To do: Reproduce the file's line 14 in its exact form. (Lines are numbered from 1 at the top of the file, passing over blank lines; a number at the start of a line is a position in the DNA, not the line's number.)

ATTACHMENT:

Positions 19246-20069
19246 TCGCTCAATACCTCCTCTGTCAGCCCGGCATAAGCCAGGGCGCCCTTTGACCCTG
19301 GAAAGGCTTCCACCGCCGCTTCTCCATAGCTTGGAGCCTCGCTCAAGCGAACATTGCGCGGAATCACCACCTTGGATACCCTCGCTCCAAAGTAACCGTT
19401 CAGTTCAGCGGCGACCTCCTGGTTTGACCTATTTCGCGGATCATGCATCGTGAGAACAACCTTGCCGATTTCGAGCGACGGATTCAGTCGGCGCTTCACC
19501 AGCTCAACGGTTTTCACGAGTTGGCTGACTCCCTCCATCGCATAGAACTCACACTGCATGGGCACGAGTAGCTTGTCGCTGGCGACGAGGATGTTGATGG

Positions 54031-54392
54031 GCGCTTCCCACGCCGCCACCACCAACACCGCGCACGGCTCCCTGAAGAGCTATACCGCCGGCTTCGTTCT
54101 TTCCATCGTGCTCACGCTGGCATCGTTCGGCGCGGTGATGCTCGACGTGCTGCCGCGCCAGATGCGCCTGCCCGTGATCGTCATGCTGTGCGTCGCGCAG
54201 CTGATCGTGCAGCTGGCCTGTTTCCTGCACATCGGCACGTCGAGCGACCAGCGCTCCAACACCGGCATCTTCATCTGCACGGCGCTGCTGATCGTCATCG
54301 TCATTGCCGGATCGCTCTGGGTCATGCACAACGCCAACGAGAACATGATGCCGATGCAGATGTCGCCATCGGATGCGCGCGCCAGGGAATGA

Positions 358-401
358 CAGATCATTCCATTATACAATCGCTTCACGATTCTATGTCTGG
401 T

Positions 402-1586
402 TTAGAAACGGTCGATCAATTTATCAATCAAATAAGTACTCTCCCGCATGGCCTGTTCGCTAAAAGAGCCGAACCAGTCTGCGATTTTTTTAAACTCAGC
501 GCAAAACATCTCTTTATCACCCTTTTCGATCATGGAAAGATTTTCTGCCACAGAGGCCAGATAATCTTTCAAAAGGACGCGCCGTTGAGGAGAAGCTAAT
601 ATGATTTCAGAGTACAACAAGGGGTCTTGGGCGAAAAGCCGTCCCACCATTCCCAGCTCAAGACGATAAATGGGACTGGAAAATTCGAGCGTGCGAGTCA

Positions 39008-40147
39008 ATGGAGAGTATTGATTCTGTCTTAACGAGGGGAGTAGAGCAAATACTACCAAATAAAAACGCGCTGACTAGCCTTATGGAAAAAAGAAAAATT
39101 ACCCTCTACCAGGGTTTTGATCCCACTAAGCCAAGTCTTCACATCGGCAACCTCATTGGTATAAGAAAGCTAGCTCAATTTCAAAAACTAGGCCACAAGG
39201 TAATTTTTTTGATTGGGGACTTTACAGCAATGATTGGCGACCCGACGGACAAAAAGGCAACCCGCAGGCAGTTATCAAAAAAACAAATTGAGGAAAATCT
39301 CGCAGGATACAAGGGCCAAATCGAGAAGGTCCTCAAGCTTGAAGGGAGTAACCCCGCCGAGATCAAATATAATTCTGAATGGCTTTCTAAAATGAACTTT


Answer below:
Positions 402-1586